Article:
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JapanTuesday, July 26

19 Killed at Home for Disabled

Police in a town west of Tokyo are trying to find out the motive of a man arrested after a deadly knife attack. They believe he planned the rampage at a care home for people living with disabilities.

Nineteen people were killed and 25 others were injured.

The sirens tore apart the quiet of the early morning. Ambulances raced down the main street, trying to save the victims of one of the worst mass killings in the country's history.

Police believe a former employee of this care facility broke in through a window. He allegedly tied up a staff member before then going after the nearly 150 residents. They're people with intellectual disabilities, ranging from 18 to 75 years old.

Not even an hour later, he'd turned himself in to police. Family members are grieving and outraged.

"The victims are people with disabilities, including very young people. I'm angry that the suspect did this to them," said a relative of one of the residents.

For residents in this normally peaceful mountain town, it's shocking beyond belief. One boy says the people at the facility were part of the community. Every year, the neighbors met with them to celebrate a summer festival together.

"I know some of the people caught up in the attack. So this is really sad," says Hirai Hara.

Police allege the killer is 26-year-old Satoshi Uematsu. One woman says she would see him around town.

"The suspect used to greet people nicely. But he seemed to change sometime around this spring," she said.

Authorities say he worked at the facility for more than 3 years and they say he told them he doesn't currently have a job. Police found 3 knives in his bag, some covered in blood.

They say he had given a letter to a police officer guarding the residence of the Lower House Speaker in February -- the same month the suspect stopped working at the facility.

In the letter, he wrote that he wanted people with disabilities to disappear.

"As the police try to figure out what led to his rampage, there will likely be questions about why he wasn't investigated in the first place, and if any of the deaths could have been prevented.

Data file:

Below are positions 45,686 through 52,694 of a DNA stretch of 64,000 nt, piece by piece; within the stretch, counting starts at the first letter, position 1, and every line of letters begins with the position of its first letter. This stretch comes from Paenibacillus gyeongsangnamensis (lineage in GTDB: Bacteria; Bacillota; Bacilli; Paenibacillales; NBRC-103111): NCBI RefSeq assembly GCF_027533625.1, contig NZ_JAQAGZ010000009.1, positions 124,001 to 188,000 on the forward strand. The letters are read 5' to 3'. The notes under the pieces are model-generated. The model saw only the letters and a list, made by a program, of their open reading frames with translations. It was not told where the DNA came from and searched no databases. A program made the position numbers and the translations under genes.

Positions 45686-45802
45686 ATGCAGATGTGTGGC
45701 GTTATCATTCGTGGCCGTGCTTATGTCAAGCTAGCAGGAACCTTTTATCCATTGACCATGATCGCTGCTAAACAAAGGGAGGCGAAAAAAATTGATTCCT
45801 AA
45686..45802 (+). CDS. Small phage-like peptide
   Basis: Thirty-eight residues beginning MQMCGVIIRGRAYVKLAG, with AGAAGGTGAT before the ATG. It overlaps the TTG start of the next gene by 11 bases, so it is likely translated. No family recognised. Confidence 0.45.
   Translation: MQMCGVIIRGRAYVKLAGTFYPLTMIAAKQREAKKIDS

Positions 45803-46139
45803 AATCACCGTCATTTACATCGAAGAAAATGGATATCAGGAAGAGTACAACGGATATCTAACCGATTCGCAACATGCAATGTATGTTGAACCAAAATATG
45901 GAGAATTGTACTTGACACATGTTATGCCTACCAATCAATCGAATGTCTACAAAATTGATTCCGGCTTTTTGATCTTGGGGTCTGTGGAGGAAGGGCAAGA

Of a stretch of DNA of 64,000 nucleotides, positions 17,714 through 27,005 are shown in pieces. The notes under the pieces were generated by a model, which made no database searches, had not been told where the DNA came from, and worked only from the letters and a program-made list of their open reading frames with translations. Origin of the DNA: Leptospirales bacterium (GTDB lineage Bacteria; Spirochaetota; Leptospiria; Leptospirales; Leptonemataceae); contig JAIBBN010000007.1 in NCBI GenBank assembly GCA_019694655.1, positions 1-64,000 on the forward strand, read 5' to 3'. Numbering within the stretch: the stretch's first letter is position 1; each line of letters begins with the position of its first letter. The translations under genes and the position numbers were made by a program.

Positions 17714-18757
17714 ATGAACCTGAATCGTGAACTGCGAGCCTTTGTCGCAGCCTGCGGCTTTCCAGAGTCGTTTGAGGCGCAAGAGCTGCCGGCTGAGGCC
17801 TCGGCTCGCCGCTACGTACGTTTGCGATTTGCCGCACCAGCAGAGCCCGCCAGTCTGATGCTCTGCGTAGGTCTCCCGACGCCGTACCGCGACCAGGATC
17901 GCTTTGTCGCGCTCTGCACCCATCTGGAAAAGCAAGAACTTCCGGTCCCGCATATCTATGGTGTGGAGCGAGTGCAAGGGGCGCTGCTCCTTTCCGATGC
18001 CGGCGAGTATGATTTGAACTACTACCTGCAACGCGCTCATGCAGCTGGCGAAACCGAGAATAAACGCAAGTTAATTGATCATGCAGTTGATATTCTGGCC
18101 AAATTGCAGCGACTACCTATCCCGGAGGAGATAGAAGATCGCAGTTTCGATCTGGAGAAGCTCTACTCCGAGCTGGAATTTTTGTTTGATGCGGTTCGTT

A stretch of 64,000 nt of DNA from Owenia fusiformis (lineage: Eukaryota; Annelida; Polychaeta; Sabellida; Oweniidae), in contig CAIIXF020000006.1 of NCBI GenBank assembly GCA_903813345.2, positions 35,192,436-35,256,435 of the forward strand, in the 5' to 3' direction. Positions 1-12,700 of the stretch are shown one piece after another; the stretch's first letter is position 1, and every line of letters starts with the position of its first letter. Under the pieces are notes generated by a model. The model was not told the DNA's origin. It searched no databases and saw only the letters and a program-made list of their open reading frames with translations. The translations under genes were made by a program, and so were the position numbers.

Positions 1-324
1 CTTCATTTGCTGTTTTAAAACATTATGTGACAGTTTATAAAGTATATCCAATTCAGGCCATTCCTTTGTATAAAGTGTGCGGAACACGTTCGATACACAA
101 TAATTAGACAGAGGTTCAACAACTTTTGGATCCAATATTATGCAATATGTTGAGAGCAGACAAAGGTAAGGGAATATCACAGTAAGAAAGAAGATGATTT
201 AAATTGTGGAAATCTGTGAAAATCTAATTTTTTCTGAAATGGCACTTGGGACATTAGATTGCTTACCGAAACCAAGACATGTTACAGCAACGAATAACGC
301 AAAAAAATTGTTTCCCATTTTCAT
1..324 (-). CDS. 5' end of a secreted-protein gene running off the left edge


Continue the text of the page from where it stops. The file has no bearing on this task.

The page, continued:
NHK World chief correspondent Yoichiro Tateiwa joins anchor Minori Takao in the studio.

Takao: What exactly happened there?

Tateiwa: There's not a lot of information. But let me explain what we know so far using a map of the facility.

The suspect, Uematsu, broke into this building in the middle of the night using a hammer that police later found at the site. The care home houses 149 people with intellectual disabilities. Nine employees were working the night shift when the suspect broke into the building. We don't yet have details of what took place. But police say the suspect broke into the facility about 2:30 a.m., and he turned himself in a few minutes past 3 a.m. So we can assume he assaulted the people there with a knife, or several knives, within half an hour.

Takao: What do we know about the attacker?

Tateiwa: We know he's a 26-year-old male who has no job. And he was known to local police. Police sources say he visited the official residence of the Speaker of the Lower House in February and handed in a letter saying he would terminate people with disabilities for the sake of the country. He was then forcibly hospitalized because he posed a danger to the public. But he was set free within a week, after a doctor decided he could be discharged.

His neighbor told us that when Uematsu was studying at university he wanted to become a teacher. But that didn't happen. Instead, he worked at the care home until this February. The neighbor also told us that Uematsu lived by himself and seemed to be a nice young man. The neighbor said Uematsu always greeted him when he walked by. But he also said he'd heard Uematsu quit his job at the care home because he committed an act of violence there.

Takao: How are people in Japan reacting to this mass murder?

Tateiwa: It's very shocking to everybody in this country. Mass killings are rare in Japan. Police think that the motive behind the attack is from his personal thoughts. Japan is known as one of the safest countries in the world. We have very tight regulations prohibiting people from possessing firearms, for example. But it's true that such incidents have taken place in the past.

Back in 2001, a man broke into an elementary school in Osaka and killed 8 children with a knife. And in 2008, a man assaulted pedestrians in Tokyo. He killed 7 and wounded several. There was a similarity between them. Both men considered themselves to be dropouts and showed dissatisfaction with society, so social dissatisfaction can lead to atrocities being committed in this country.

Takao: What are the police investigation focusing on now?

Tateiwa: The police believe this murder was solely carried out by Uematsu. They are investigating his motives. He told police that he believes people with disabilities should disappear. And he wrote that letter saying people with disabilities should be terminated. It is not clear exactly what he meant but it could be that his dissatisfaction grew while he worked at the home. Police will have to look into his medical records.